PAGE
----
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The Effects of Soil Type on Earthquake Damage

June 18, 2012
soil types map

Soil Type Mapping

When thinking about the dispersion of effects of an earthquake, many people think of it like dropping a pebble in a lake. The pebble hits the water and it creates a uniform ripple effect getting weaker as it travels from the center. The earth’s surface, however, is not uniform like the water in this comparison. During an earthquake one area can experience over ten times the effects as a neighboring area that is the same distance from the fault line. This is because of what are called “site effects”. Site effects are variations that occur in the geologic conditions of a particular location. There are two main conditions that account for these variations: The softness of the soil or rock, and the total thickness of the sediment above the bedrock. The softer and thicker the sediment is, the greater the effects of an earthquake will be amplified.

As seismic waves travel though the ground, they travel faster through hard rock than soft soil. As a result, when the waves move from hard rock to soft soil, the amplitude (largeness) of the waves needs to increase to be able to carry the same amount of energy, creating stronger shaking. This same principle accounts for the site effects of sediment thickness. The deeper the sediment above bedrock, the more soft soil there is for seismic waves to travel through, therefore creating stronger amplifications.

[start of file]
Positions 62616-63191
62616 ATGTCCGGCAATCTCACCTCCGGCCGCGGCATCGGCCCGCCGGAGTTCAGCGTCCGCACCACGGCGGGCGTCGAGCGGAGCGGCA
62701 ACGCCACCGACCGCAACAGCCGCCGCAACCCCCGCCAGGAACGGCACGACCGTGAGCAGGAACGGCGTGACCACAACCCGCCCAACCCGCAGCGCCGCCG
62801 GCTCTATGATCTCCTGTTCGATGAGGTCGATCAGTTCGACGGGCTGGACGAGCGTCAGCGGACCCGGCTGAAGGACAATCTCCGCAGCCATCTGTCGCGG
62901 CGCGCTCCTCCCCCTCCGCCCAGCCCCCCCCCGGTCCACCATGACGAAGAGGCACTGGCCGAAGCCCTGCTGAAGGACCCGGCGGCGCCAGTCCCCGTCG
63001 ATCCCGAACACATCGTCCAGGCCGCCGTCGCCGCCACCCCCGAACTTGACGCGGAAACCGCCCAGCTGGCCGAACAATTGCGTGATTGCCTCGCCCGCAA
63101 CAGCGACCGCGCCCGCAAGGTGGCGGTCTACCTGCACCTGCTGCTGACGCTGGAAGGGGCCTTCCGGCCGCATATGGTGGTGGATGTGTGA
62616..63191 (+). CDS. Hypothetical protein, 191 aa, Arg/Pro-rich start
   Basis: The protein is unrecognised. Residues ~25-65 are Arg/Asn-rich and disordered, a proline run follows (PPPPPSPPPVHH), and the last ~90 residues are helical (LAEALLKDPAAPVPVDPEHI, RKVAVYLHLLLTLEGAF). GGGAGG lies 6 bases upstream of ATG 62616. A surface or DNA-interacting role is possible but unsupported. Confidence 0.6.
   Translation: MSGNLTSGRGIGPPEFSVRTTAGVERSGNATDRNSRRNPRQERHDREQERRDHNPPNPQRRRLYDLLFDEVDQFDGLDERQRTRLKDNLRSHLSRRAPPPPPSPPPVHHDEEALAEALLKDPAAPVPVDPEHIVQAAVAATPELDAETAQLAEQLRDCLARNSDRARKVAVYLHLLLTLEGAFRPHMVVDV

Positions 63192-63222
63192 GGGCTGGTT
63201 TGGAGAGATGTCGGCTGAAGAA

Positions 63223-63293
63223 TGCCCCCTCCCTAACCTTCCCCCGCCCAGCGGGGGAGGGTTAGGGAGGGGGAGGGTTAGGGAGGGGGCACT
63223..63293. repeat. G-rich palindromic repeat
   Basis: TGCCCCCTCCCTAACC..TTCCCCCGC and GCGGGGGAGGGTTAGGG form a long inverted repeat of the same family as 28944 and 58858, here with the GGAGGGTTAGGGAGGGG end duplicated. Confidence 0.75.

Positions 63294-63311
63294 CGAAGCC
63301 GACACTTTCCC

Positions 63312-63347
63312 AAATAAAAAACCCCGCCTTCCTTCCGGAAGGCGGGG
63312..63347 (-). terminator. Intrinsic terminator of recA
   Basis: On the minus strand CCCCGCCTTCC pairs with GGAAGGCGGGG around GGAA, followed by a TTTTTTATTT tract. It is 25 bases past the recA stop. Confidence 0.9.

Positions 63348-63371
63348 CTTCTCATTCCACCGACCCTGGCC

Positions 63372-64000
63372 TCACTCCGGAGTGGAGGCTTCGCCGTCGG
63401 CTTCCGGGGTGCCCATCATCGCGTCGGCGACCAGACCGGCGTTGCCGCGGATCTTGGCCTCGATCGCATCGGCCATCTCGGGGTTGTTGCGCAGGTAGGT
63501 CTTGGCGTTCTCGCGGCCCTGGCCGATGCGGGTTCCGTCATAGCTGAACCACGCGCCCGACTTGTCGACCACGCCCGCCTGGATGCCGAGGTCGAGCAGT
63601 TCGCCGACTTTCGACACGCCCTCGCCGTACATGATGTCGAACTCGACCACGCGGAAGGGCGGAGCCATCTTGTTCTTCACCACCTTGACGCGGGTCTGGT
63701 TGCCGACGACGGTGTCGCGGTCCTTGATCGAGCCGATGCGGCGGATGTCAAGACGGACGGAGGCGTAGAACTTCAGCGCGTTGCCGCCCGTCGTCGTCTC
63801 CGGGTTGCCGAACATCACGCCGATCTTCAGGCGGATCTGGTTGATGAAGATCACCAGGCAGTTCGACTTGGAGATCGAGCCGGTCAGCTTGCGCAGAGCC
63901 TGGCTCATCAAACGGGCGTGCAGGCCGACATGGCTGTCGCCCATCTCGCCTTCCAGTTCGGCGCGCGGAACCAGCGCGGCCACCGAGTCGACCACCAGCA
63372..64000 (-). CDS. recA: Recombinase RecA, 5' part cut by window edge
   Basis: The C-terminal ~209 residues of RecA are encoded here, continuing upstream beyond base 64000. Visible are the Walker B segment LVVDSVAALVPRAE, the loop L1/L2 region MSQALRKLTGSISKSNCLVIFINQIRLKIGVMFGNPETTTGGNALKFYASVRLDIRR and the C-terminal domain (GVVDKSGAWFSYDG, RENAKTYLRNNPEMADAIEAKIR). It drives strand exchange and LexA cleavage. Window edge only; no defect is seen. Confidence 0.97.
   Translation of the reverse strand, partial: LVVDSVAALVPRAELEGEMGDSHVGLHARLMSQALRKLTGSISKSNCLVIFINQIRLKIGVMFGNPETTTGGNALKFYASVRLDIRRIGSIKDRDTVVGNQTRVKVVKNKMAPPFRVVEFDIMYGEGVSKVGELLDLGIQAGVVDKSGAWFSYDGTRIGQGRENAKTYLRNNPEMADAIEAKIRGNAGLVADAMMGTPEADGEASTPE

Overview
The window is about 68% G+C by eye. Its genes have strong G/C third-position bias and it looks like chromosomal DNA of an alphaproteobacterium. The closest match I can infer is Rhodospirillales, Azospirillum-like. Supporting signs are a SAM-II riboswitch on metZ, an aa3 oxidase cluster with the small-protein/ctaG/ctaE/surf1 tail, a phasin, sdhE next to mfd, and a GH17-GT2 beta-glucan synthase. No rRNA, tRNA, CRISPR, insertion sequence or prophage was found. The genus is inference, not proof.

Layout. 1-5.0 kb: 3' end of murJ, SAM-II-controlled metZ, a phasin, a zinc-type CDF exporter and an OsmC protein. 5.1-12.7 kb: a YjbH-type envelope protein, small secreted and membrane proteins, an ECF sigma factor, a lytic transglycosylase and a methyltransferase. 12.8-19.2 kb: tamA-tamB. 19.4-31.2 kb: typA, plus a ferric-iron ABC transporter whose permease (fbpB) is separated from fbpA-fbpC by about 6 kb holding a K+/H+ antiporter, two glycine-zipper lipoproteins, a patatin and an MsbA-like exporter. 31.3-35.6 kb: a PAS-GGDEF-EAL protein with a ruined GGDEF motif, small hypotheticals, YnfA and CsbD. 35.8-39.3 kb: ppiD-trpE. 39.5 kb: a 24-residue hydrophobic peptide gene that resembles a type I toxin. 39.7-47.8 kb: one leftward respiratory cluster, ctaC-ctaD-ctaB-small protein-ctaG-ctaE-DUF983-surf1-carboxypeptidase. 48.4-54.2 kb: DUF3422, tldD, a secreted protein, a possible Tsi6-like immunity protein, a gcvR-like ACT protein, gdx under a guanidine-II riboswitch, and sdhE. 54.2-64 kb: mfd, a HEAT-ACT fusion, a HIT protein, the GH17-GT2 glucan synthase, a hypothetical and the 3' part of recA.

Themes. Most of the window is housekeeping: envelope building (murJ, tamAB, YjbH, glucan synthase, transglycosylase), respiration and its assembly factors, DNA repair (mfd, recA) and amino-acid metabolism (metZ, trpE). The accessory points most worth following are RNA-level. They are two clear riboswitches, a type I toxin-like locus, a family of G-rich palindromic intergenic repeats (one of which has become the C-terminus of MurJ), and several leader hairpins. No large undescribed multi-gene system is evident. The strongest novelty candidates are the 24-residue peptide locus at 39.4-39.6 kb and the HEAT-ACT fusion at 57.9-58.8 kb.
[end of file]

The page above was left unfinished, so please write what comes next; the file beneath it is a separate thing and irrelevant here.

The National Earthquake Hazards Reduction Program (NEHRP) has defined six different soil and rock types based on their shear-wave velocity, in order to determine amplification effects:

  • Type A, hard rock (igneous rock).
  • Type B, rock (volcanic rock).
  • Type C, very dense soil and soft rock (sandstone).
  • Type D, stiff soil (mud).
  • Type E, soft soil (artificial fill).
  • Type F, soils requiring site-specific evaluations.

Type A having the least amplification and Type E the most.

Although soil type is a significant indicator of how specific locations will be affected by an earthquake, other factors can also contribute to “hotspots”, which are unique to each earthquake. The orientation of the fault, irregularities in the rupturing fault surface, and dispersion of waves as they hit subsurface structures can all have an influence in creating hotspots.

Do you know what type of soil your building is standing on?

WSRB‘s PropertyEDGE™ software provides you with soil type maps for Washington State. To learn more, leave us a message in the comments section below or contact Tracy Skinner at 206.273.7146.


Article by: April LaRita Green

Source: Southern California Earthquake Center – Earthquake Shaking – Accounting for “Site Effects”, The National Earthquake Hazards Reduction Program – Effect of Soil and Rock Types

3 Comments leave one →
  1. Anonymous permalink
    November 20, 2014 4:04 pm

    How should I site this page?

    • November 21, 2014 9:04 am

      A link and a date would be fine, thanks!


  1. References | saearthquakes

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